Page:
Ten Questions About Your Story

Here at terribleminds, it’s time we do interviews a little differently.

I want to use the interviews to showcase a story rather than its author.

Now, on the one hand, I really like showcasing the author. Highlighting a storyteller of some medium is a fascinating look at who we are and how we all have variant processes — but the change is necessary for, I think, two reasons:

One, I just don’t have the time to craft the individualized questions for other writers and storytellers anymore. It’s not that it’s some epic time-sink, but I’m looking at a year forward where I have meager splinters of time available to me.

Two, and perhaps the more important reason, I want to specifically showcase a project you worked on that people can check out right now. You have a book coming out? Fuck it, let’s talk about the book. Plus, that allows storytellers to come back here multiple times to talk about multiple projects, which is a thing I quite like about, say, Scalzi’s Big Idea posts.

That’s not to say I won’t do interviews crafted more toward a storyteller than a specific project — but those will be far less common, I think. This is the way forward.

Interviews will still post on Thursdays as usual. I’ll do one a week.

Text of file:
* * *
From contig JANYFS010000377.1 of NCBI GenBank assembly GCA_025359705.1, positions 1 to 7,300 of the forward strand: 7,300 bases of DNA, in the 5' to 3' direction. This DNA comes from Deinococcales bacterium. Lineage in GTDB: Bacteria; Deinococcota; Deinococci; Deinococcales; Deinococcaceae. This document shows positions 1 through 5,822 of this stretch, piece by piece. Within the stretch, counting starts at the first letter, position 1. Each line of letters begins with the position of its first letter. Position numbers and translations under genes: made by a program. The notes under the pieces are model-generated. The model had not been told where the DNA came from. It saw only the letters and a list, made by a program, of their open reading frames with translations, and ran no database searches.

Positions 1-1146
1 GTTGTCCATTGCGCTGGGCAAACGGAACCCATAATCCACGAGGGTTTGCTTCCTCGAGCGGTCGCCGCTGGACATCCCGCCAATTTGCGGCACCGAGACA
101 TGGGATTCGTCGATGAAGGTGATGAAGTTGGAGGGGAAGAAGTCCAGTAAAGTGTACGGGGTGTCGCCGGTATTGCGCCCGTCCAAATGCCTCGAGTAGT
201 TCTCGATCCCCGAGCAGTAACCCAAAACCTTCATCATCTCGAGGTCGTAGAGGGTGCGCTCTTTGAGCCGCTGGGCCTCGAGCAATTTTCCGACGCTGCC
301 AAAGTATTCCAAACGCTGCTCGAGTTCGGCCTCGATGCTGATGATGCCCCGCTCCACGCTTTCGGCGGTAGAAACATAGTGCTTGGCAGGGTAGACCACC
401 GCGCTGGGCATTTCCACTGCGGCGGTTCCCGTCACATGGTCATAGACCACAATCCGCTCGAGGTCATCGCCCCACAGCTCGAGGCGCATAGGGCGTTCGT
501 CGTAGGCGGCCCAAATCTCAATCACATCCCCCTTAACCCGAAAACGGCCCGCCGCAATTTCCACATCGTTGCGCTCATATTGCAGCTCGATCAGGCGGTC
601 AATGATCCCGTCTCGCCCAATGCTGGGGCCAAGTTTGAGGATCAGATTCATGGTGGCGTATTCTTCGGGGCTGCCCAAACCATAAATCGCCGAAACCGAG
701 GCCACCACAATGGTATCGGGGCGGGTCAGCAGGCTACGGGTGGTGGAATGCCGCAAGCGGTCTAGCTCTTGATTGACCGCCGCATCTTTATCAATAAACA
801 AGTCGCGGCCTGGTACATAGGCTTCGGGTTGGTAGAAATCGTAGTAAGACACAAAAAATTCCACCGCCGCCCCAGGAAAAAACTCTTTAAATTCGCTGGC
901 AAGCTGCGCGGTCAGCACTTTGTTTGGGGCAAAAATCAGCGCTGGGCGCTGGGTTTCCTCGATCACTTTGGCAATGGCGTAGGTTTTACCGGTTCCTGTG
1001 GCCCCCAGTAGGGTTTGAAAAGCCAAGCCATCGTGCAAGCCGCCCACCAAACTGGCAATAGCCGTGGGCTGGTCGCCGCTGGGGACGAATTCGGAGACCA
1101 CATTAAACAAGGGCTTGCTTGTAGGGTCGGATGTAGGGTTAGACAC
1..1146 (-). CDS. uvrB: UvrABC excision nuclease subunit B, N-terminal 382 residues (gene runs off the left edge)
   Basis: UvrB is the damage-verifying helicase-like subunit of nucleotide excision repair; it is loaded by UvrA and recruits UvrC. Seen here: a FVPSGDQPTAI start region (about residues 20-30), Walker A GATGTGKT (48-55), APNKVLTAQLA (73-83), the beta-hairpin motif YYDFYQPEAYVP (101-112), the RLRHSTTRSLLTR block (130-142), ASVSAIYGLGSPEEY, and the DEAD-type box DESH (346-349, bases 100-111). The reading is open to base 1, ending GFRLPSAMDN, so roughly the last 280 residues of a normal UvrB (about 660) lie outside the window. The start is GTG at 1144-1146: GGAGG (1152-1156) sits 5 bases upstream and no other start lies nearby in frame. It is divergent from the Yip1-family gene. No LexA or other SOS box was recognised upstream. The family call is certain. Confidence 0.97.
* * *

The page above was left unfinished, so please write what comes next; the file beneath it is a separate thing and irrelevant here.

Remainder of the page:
You want an interview? Then here’s how it works. (And again I’m cribbing from Scalzi. If you’re gonna steal, steal from the best.) The rules are:

1) I’m looking for any kind of storyteller with a project to showcase. I assume this will trend toward books and the authors of said books, but I’m happy to talk to comic writers, screenwriters, game designers, whoever. Open to any genre, too!

2) In terms of authors of books, please know that if you’re a self-published author, your chances are slimmer. That’s not to say I don’t think indie is a valuable and meaningful option in terms of publication, only that when I do these things I receive a boat-load of responses from self-pub authors, many of them demonstrating what could kindly be called “questionable talent and/or story.” A story published by a traditional press, even a small one, tends to have met a certain set of standards that self-published works are not required to heed.